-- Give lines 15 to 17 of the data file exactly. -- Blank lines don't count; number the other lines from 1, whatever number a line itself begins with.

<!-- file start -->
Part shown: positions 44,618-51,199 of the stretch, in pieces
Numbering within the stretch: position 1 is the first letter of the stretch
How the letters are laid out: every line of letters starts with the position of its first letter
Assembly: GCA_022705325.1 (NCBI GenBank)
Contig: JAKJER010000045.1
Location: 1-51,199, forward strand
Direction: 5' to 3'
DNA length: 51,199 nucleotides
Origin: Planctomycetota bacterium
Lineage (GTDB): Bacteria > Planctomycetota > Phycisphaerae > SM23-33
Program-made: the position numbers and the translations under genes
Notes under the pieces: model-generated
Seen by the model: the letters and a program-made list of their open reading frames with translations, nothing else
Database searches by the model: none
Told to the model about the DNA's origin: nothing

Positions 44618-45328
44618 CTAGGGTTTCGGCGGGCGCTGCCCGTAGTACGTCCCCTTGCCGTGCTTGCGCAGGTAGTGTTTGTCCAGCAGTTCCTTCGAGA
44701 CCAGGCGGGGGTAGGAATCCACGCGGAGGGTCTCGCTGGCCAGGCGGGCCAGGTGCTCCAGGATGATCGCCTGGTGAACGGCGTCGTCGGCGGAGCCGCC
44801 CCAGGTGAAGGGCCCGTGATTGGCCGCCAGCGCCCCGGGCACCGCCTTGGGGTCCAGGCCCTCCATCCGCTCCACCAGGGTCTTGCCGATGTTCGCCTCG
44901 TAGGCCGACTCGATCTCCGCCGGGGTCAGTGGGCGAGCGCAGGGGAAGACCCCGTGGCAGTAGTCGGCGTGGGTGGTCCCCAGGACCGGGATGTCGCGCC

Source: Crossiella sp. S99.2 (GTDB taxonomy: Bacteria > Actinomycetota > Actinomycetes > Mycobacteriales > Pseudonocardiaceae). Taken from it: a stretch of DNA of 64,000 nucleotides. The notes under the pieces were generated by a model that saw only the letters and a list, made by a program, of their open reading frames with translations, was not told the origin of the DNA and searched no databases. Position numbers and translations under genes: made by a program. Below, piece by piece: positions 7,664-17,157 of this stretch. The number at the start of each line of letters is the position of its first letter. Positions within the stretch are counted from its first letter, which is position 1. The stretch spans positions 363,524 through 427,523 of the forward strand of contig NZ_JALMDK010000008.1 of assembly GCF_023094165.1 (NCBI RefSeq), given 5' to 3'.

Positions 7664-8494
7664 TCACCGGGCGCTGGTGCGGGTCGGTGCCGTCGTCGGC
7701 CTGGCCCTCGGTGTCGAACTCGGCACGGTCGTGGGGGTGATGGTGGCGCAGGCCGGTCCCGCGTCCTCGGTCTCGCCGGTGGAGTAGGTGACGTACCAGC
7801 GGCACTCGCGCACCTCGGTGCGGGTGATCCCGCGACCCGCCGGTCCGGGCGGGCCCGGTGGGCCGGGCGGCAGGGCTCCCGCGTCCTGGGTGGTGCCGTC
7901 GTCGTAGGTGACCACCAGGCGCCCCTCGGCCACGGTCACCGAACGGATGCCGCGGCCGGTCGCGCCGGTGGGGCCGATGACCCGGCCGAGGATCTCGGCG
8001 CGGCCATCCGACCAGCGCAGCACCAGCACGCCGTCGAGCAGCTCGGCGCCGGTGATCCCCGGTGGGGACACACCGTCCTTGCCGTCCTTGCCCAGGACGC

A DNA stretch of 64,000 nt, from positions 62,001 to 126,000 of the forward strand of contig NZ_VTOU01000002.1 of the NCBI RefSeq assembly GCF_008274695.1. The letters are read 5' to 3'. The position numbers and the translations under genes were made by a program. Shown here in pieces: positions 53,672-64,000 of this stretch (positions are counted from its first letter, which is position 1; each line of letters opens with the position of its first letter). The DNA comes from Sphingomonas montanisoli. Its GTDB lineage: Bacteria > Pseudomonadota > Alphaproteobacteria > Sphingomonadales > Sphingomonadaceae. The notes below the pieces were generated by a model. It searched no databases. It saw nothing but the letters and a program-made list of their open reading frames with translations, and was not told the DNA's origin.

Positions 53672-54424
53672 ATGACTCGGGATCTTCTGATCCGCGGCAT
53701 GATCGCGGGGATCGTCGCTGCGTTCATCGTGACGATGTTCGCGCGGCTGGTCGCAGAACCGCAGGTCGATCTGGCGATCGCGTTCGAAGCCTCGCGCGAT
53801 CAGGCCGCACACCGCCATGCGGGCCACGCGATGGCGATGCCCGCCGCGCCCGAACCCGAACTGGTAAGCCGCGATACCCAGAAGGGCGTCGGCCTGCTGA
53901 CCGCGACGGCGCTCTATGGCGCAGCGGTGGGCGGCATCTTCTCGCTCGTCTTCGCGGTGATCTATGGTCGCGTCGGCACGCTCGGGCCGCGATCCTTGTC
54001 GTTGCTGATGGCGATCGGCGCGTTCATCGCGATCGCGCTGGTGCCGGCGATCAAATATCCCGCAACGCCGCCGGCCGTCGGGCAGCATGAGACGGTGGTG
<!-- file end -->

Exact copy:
Told to the model about the DNA's origin: nothing

Positions 44618-45328
44618 CTAGGGTTTCGGCGGGCGCTGCCCGTAGTACGTCCCCTTGCCGTGCTTGCGCAGGTAGTGTTTGTCCAGCAGTTCCTTCGAGA